The next morning, on the way home, he stopped for gas. He put his hand out to indicate “I will need your credit card.” I paid for the gas, and we went home. (Hiring an Uber to drive me there and back would have been cheaper!) He dropped me off at my house and said something like, “That was a lot of time I spent caring for you, I hope you realize that.” 

Like the 12 minutes of reading time, he lorded his ‘good deed’ over my head for the next several years. He would often bring up how he ‘saved my life’ by driving me to the VA Hospital, and wasted a full day sitting in an AirbnbHe brought this up at our counseling sessions, too, as if to say, “See, I do nice things for Ekho, and she is so unappreciative.” 

I asked my online community if they ever experienced this type of behavior out of their narcissists. Their responses were all basically the same. 

One person wrote, “His favorite words were “Where’s my credit” for any and all small things he did. Always tried to make it a big deal cause he swept the floor, took the trash out or gave $20 on a $100 bill.” 

Another person added “OMIGOSH everything was transactional. EVERYTHING. What's in it for me?.” 

In the case of my narcissist, I don’t think these antics changed an iota with his new supply. Once I filed for divorce, he would send me messages about his new love interest. Apparently, she had a UTI infection, and he bragged to me about how he drove her to the hospital and, then, told her “I hope this doesn’t mean I cannot have sex with you tonight.” Per my narcissist, she obliged and had sex with him after being seen at the ER for a UTI an hour prior.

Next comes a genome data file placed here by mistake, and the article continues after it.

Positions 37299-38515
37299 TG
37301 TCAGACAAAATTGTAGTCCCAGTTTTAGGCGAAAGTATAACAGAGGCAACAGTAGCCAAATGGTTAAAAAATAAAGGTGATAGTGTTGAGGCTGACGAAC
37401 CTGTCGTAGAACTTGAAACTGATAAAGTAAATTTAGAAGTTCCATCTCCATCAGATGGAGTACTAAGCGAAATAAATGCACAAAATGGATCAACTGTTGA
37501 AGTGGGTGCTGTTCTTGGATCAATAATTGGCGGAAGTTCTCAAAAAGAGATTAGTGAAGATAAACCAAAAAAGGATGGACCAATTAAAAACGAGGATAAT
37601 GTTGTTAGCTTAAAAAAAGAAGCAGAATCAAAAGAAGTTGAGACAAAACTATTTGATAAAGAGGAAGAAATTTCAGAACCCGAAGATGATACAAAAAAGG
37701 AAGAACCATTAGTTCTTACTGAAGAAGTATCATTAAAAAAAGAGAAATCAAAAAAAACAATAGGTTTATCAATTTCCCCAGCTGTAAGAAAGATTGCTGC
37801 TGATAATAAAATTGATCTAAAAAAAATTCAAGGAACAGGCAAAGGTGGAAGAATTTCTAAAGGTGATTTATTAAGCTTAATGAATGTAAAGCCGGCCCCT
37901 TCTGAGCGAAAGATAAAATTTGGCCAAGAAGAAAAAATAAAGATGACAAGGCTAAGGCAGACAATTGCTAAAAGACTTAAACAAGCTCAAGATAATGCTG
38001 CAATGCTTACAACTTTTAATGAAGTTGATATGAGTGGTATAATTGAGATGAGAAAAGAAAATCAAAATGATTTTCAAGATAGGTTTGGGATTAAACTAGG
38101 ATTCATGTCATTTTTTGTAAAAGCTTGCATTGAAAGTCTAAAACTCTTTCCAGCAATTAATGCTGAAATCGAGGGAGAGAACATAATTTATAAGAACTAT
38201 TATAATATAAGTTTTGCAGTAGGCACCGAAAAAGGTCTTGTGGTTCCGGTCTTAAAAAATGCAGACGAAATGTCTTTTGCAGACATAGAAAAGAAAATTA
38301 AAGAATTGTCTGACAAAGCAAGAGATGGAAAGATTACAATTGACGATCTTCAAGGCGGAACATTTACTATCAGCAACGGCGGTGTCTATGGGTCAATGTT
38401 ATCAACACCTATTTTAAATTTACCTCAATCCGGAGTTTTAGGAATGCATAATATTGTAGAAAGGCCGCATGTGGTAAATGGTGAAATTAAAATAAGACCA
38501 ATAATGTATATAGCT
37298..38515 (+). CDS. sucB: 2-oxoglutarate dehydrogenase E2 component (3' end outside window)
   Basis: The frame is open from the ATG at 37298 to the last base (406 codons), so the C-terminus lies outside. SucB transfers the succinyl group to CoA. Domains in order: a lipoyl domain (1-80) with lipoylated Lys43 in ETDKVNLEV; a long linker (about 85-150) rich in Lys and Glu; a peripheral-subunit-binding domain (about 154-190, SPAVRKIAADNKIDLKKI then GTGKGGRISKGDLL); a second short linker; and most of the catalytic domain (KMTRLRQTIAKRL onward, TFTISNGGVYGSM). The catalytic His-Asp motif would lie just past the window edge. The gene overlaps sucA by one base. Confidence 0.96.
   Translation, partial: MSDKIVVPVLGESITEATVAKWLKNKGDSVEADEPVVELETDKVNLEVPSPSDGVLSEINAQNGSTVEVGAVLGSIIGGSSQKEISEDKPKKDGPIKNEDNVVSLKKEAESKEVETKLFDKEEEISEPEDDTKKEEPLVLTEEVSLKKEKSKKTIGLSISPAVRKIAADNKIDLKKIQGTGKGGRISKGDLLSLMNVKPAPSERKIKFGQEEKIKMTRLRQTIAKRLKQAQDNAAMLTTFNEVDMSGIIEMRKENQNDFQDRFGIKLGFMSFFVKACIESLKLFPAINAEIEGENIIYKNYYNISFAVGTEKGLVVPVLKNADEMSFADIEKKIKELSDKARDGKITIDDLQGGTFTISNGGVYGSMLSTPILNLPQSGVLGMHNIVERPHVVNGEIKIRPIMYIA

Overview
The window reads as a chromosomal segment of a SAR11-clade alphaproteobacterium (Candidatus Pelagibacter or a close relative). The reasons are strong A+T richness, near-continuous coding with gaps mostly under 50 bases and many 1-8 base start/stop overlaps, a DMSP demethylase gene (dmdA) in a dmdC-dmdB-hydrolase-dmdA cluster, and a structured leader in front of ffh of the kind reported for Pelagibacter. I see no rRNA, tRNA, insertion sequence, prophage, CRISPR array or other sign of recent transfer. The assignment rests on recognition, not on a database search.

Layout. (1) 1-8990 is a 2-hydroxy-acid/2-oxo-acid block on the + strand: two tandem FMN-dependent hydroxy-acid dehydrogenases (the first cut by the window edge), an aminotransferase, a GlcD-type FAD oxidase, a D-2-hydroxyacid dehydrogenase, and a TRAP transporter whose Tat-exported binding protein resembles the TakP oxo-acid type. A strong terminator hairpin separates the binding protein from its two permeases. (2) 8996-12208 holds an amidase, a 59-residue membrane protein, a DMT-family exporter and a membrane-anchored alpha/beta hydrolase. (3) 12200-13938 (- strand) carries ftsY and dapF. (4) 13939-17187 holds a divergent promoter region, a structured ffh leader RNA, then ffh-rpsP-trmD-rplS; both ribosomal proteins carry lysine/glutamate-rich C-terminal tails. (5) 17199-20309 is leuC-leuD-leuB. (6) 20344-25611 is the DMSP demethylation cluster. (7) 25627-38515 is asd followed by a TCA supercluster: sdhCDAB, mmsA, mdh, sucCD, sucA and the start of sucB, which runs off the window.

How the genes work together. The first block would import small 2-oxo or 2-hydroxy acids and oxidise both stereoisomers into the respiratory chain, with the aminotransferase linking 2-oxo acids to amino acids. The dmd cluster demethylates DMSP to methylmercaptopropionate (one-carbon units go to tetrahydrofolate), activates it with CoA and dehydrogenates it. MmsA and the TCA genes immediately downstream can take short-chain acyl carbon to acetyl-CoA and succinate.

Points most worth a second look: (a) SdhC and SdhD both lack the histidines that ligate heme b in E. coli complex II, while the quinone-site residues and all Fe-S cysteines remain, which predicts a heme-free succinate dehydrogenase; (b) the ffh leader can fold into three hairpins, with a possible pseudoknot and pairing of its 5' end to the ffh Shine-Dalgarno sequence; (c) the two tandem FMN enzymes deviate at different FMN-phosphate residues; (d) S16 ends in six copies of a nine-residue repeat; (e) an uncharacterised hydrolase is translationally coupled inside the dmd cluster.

I plan on writing a few blogs on his new supply – a homeless recovering addict whom he moved into his house a week after knowing. But suffice it to say, my heart goes out to her. She thinks she scored the perfect man - a professor who offered her a home. I don’t believe narcissists ever really change, so I am sure that she will quickly realize that he expects paid 10,000 fold for everything he does for her and that there is no care or concern behind his actions.

I pray that she is stronger than me and has the wisdom, support, and courage to say Not today Narcissus, Not today.”, quicker than I did.